Australian Kookaburra Kids Foundation Head of Clinical Services Noella Ennis sheds light on this critical need and the multifaceted benefits of early support.
Noella revealed troubling statistics that over 1.5 million Australians have made suicide plans and almost 950,000 have attempted suicide. “No one is untouched by the ripple effects of suicide.”
“However, with the right support, it is preventable. Early intervention can have a significant positive impact on a person’s prognosis,” she said.
In an intricate web of familial dynamics, Noella explained: “Children bear the weight of parental mental health problems, with an estimated 314,000 children aged 4-11 experiencing a mental disorder.”
“Parental mental health problems and substance abuse are risk factors for child abuse and neglect, alongside homelessness and domestic violence. Childhood presents the greatest opportunity for intervention. Investing in prevention and early intervention gives children the best opportunity for good mental health and wellbeing.”
Noella emphasised that early intervention provides skills and resources to interrupt emerging issues and encourage wellness. In her words:
“It is particularly important for children and young people, for whom mental illness can have profound, long-term consequences. By providing early intervention, we can help individuals and families to cope with mental illness, reduce the burden on the economy, and improve social wellbeing.”
Sharing a story from the Australian Kookaburra Kids Foundation revealed how early access to the Kids Helpline taught a young girl resilience. As Noella recounted:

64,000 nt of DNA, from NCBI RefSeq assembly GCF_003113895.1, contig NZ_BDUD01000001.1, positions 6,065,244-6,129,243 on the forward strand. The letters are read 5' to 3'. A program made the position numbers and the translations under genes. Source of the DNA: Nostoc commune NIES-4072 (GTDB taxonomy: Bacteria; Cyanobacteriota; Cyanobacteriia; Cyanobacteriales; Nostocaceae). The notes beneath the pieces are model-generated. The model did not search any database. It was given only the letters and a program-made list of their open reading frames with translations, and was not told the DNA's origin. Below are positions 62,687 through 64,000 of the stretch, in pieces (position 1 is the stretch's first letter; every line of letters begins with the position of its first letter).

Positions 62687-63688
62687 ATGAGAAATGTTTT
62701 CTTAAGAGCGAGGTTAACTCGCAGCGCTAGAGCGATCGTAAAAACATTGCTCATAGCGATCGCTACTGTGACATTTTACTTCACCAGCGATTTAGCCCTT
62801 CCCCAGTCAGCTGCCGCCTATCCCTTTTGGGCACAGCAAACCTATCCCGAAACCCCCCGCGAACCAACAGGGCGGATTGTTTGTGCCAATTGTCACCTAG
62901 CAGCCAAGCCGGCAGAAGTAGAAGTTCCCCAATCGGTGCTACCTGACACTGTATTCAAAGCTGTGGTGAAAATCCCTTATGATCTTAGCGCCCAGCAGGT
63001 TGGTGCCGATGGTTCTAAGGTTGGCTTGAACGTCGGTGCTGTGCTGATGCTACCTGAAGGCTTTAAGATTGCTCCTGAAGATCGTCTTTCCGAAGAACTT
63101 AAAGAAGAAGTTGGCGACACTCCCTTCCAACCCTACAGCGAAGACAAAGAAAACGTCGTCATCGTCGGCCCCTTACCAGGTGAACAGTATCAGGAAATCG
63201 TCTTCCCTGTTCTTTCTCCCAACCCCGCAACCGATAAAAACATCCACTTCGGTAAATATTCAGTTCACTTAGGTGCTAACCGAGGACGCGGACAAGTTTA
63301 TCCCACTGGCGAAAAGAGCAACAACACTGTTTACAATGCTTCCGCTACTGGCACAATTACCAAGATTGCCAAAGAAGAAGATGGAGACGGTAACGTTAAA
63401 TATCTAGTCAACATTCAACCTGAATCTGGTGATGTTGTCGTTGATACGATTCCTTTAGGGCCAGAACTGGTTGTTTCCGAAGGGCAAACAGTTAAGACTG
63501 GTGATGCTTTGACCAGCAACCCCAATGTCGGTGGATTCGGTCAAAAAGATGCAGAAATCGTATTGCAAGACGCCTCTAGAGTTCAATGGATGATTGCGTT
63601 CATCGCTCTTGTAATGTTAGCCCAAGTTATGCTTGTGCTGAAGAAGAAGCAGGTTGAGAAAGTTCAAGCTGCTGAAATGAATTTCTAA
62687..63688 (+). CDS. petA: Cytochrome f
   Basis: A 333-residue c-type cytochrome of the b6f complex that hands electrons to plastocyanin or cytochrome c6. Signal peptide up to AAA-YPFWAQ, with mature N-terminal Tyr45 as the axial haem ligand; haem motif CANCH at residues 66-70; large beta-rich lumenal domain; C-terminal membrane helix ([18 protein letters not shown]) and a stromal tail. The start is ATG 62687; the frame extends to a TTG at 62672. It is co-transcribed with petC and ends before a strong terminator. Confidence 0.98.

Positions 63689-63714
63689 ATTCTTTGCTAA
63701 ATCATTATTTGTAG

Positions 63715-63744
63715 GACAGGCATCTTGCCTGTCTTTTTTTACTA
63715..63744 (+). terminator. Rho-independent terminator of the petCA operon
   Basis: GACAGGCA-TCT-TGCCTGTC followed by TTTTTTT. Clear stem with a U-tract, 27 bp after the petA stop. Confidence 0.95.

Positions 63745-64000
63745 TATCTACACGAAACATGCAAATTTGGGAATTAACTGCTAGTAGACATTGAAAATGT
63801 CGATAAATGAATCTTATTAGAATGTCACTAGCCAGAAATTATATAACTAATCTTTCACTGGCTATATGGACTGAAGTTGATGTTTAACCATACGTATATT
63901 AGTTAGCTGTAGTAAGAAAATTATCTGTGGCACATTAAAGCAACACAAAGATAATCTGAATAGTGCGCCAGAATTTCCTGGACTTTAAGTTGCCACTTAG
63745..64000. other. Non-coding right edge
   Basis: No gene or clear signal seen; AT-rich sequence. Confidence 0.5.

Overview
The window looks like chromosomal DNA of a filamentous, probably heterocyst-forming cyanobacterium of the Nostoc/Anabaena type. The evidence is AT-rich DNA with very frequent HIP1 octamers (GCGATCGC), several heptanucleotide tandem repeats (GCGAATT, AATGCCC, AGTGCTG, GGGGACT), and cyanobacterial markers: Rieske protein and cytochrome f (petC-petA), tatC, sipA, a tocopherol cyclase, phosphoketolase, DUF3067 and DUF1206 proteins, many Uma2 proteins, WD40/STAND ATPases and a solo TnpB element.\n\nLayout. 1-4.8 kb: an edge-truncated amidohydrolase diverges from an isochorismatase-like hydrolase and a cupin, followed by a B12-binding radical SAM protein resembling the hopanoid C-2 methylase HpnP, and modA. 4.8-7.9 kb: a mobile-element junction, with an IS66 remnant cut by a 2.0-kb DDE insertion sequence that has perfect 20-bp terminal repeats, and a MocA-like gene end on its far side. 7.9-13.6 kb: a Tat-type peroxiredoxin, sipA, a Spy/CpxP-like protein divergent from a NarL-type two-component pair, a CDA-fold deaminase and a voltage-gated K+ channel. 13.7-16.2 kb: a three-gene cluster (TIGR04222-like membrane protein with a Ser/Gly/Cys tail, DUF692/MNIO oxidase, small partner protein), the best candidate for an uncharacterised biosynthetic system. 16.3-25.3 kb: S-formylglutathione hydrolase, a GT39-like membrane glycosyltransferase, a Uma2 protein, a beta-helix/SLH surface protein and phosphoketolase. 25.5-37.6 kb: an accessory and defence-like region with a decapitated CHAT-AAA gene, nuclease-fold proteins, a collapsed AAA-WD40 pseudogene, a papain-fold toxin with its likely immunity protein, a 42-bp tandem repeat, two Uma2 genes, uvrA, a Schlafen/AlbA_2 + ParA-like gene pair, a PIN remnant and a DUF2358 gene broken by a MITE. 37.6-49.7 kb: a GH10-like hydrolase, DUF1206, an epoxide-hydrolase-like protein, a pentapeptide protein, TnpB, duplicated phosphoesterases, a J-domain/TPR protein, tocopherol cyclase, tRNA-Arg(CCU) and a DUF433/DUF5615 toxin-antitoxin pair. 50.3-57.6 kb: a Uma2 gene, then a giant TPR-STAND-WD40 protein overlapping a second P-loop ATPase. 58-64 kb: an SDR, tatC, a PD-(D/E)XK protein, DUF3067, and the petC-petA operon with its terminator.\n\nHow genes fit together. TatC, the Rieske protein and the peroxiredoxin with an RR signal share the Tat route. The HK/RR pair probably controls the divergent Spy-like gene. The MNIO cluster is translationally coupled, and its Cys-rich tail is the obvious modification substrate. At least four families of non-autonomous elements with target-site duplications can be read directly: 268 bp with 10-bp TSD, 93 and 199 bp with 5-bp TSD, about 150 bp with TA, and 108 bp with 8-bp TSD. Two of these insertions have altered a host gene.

“Thanks to the Foundation for educating this young girl about the Kids Helpline, the young girl was able to learn about a tool that she could later utilise to overcome her problems and become a stronger and more resilient person.”
Through education and support, the girl found solace in the Kids Helpline, showcasing the tangible impact of early intervention on a child’s resilience and mental well-being.
Reducing stigma requires collective effort across healthcare and government, Noella stated. But with compassion, we can build an Australia supportive of early mental health assistance.
“No initiative is too small in the battle against mental health stigma,” Noella affirms. She navigates the national framework for recovery-oriented mental health services, emphasising self-determination, personalised care, and community participation.
She elucidates Australia’s initiatives to reduce stigma, reinforcing the collaborative efforts required to foster a supportive and inclusive environment.